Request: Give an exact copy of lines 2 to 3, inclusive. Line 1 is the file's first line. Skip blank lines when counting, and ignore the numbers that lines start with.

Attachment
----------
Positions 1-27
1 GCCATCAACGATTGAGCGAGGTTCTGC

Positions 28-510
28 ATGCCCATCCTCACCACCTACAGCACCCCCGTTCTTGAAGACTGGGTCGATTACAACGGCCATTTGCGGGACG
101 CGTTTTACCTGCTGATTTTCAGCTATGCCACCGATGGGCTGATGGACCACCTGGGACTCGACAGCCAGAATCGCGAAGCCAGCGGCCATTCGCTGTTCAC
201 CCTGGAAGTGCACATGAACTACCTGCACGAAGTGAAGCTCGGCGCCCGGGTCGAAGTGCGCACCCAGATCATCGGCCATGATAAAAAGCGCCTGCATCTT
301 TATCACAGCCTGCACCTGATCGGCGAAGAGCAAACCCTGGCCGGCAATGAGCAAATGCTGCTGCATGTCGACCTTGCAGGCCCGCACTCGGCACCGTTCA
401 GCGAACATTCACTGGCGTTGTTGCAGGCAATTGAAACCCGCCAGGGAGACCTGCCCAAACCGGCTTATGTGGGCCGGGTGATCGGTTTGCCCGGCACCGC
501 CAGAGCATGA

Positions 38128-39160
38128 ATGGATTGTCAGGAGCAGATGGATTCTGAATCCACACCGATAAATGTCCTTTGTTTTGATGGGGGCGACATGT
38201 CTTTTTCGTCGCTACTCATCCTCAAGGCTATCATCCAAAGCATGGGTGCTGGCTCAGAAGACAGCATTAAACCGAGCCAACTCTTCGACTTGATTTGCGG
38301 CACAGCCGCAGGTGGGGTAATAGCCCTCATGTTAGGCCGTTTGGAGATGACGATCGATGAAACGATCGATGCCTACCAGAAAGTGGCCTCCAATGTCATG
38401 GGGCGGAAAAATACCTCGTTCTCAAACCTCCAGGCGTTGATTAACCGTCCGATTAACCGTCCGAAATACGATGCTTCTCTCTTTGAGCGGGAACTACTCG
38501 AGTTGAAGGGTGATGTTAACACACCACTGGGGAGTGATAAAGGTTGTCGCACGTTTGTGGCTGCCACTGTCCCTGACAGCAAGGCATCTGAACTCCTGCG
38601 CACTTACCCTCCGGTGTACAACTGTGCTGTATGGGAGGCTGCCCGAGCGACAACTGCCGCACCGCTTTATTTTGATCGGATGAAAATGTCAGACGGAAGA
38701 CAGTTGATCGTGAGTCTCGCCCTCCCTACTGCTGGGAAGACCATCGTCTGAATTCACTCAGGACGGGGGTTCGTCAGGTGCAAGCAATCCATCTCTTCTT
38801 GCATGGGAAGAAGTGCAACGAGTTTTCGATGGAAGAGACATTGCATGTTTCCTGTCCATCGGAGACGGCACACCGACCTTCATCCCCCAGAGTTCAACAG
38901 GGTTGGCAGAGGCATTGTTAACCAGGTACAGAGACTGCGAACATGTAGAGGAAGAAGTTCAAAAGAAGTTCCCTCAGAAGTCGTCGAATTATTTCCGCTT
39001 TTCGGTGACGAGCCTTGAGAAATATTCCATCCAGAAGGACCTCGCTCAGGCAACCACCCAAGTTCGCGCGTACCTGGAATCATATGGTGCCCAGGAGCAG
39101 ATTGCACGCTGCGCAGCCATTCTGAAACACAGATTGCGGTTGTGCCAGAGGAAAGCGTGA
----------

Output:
1 GCCATCAACGATTGAGCGAGGTTCTGC

Positions 28-510